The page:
2013 block grants address wolf depredation & non-lethal prevention measures
The Oregon Department of Agriculture, working with Governor Kitzhaber’s office, has approved $25,038 in funding distributed to seven counties east of the Cascade Mountains as part of the Oregon Wolf Depredation Compensation and Financial Assistance County Block Grant Program.
Meanwhile, the Oregon Legislature has approved $200,000 for the 2013-15 biennium to fund the county block grant program, which doubles the amount approved for 2011-13.
Funds for the 2013 grant period were limited by payments made in 2012 and a lack of contributions to the program from non-governmental sources. Funds for 2013 have been distributed for actual livestock losses caused by wolves, for missing livestock above the normal historical levels in areas of known wolf activity, for proactive efforts to prevent wolf and livestock interactions, and for county wolf program implementation.
“These block grants are an important part of advancing balanced solutions to wolf recovery issues,” said Governor Kitzhaber. “I’m pleased the Oregon Legislature has approved additional funds for the 2013-15 biennium, but as wolf numbers increase, so does the potential for conflict and the need for proactive measures. The state’s resources are not boundless, and we need partners to commit to diversifying and solidifying the funding for this program.”
Wallowa, Umatilla, Baker, and Union counties– four counties experiencing the bulk of the state’s wolf activity– have received $23,553, or 94 percent, of the money allocated for 2013.
The state has paid 100 percent of the claims submitted to ODA tied to confirmed or probable livestock losses due to wolves. Livestock owners worked with the Oregon Department of Fish and Wildlife (ODFW) to document these losses. Payments for depredations are made on a reimbursement basis. Wallowa, Baker, and Umatilla are the only three counties that have experienced confirmed or probable livestock losses and these three counties were awarded $7,396 to compensate affected ranchers for those losses.
Of the total funding provided by the block grants this year, $6,150 is going towards proactive, non-lethal efforts to reduce conflicts between wolves and livestock. Last year, the initial year of the program, $66,500 or 80 percent went towards non-lethal prevention measures which continue to help reduce interaction between wolves and livestock. With the limited amount of money available for the second year of biennial funding, a majority of awards are compensating ranchers who have had livestock killed or injured since the last round of funding.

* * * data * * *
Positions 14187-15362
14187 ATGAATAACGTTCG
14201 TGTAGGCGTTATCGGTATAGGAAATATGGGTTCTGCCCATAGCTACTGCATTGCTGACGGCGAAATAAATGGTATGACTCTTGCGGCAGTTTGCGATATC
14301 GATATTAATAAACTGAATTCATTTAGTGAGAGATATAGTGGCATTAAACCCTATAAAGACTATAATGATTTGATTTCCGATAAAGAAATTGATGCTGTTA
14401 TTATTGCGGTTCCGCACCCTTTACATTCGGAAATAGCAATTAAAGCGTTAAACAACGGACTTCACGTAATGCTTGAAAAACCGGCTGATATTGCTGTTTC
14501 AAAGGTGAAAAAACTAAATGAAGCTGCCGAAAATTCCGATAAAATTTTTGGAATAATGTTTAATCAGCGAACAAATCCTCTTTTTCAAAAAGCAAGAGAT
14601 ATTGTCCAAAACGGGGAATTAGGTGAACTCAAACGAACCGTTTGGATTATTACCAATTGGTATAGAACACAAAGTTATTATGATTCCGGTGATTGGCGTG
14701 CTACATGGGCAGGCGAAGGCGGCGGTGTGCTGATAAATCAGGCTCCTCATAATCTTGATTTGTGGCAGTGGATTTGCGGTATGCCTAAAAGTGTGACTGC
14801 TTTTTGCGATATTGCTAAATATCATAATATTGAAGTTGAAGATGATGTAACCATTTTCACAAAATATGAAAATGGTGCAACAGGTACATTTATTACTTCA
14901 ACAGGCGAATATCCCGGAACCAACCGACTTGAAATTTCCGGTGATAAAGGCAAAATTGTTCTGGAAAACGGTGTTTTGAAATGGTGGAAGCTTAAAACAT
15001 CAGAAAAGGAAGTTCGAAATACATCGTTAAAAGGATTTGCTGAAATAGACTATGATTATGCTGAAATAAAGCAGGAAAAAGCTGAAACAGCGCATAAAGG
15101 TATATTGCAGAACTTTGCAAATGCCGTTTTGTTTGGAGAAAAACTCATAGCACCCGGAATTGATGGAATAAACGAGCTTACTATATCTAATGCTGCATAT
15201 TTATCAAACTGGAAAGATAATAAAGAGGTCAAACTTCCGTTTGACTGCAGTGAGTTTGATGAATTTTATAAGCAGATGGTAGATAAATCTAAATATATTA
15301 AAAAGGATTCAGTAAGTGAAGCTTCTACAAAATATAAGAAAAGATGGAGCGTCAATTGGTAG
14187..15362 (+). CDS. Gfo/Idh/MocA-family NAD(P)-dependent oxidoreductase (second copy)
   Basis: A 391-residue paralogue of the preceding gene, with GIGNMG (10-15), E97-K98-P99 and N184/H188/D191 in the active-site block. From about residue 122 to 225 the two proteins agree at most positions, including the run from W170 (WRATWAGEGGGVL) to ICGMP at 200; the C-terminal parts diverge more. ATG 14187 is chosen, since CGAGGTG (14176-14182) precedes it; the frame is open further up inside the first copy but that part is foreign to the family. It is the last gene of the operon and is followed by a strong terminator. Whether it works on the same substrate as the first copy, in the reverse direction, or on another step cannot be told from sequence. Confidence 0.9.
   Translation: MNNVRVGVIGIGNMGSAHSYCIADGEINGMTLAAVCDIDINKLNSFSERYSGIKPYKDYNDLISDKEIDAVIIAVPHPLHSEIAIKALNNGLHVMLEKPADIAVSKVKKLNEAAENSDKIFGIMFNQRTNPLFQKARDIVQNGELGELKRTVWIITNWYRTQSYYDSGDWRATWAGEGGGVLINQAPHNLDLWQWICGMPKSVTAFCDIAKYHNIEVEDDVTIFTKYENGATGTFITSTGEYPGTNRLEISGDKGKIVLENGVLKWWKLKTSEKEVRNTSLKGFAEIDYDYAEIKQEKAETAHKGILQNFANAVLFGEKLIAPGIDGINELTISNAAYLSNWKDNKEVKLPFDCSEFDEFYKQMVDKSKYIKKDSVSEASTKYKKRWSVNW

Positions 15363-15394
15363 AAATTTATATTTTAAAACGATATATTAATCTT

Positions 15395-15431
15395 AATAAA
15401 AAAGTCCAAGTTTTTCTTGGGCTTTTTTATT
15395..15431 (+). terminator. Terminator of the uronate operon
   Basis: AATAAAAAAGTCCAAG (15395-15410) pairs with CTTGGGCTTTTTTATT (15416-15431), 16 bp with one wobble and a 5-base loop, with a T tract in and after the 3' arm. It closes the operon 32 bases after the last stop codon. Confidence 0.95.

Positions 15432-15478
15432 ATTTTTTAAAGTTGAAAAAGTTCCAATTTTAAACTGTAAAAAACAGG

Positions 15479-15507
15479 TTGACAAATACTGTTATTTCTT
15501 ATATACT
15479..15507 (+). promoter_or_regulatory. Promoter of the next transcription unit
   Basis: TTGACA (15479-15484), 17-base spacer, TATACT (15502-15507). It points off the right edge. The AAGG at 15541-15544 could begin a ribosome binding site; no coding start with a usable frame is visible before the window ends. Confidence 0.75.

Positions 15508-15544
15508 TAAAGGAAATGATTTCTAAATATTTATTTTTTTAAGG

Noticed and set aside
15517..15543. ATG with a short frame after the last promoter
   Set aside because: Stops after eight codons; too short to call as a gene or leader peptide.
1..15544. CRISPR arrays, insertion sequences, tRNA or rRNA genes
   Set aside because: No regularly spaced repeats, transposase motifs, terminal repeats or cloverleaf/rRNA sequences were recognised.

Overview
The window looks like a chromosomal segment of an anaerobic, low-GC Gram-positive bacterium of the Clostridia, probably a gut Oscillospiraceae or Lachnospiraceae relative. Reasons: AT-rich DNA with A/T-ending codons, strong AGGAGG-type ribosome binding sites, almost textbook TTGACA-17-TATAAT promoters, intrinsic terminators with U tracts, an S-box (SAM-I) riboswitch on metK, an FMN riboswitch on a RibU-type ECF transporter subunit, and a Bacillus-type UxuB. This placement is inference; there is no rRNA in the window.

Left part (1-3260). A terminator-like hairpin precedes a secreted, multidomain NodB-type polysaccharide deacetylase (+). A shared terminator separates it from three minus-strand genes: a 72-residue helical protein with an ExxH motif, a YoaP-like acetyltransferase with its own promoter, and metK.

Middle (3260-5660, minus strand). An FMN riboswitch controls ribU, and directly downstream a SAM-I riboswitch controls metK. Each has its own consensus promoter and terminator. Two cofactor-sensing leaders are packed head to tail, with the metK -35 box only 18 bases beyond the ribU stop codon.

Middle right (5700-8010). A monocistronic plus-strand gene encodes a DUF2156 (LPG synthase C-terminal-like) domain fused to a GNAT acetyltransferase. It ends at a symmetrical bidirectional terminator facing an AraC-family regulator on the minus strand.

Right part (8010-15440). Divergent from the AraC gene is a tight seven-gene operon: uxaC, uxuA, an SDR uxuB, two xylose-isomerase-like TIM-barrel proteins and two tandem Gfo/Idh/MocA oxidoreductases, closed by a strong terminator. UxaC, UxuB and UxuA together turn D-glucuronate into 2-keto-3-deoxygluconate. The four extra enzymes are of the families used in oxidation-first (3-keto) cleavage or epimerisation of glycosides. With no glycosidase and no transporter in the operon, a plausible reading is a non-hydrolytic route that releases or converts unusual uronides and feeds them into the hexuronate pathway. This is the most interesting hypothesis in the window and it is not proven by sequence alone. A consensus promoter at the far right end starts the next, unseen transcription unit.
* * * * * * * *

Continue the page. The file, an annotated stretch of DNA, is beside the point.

County level advisory committees established by the program’s legislation requested funds to undertake proactive conflict deterrence efforts. Historically, these deterrent techniques include bone pile removal, range riders, electric fencing, fladry, and, radio activated guard boxes.
This marks the first year that funding will be provided for missing livestock above normal historical levels in areas of known wolf activity. Livestock owners claiming these losses not only are required to provide historical documentation to their county advisory committees, but also required to reasonably eliminate other possible causes for their elevated missing livestock totals. Wallowa and Umatilla counties were awarded a total of $8,667 for missing livestock claims.
A total of $2,825 was awarded to six counties to help with county implementation costs.
The following is a list of the total awards made by ODA to counties as part of the Oregon Wolf Depredation Compensation and Financial Assistance County Block Grant Program for the 2013 Grant Period:
The fund process remains available for counties to address depredations that occur in the future. In that event, livestock operators should submit claims to their local county advisory committee.
Disclaimer: Articles featured on Oregon Report are the creation, responsibility and opinion of the authoring individual or organization which is featured at the top of every article.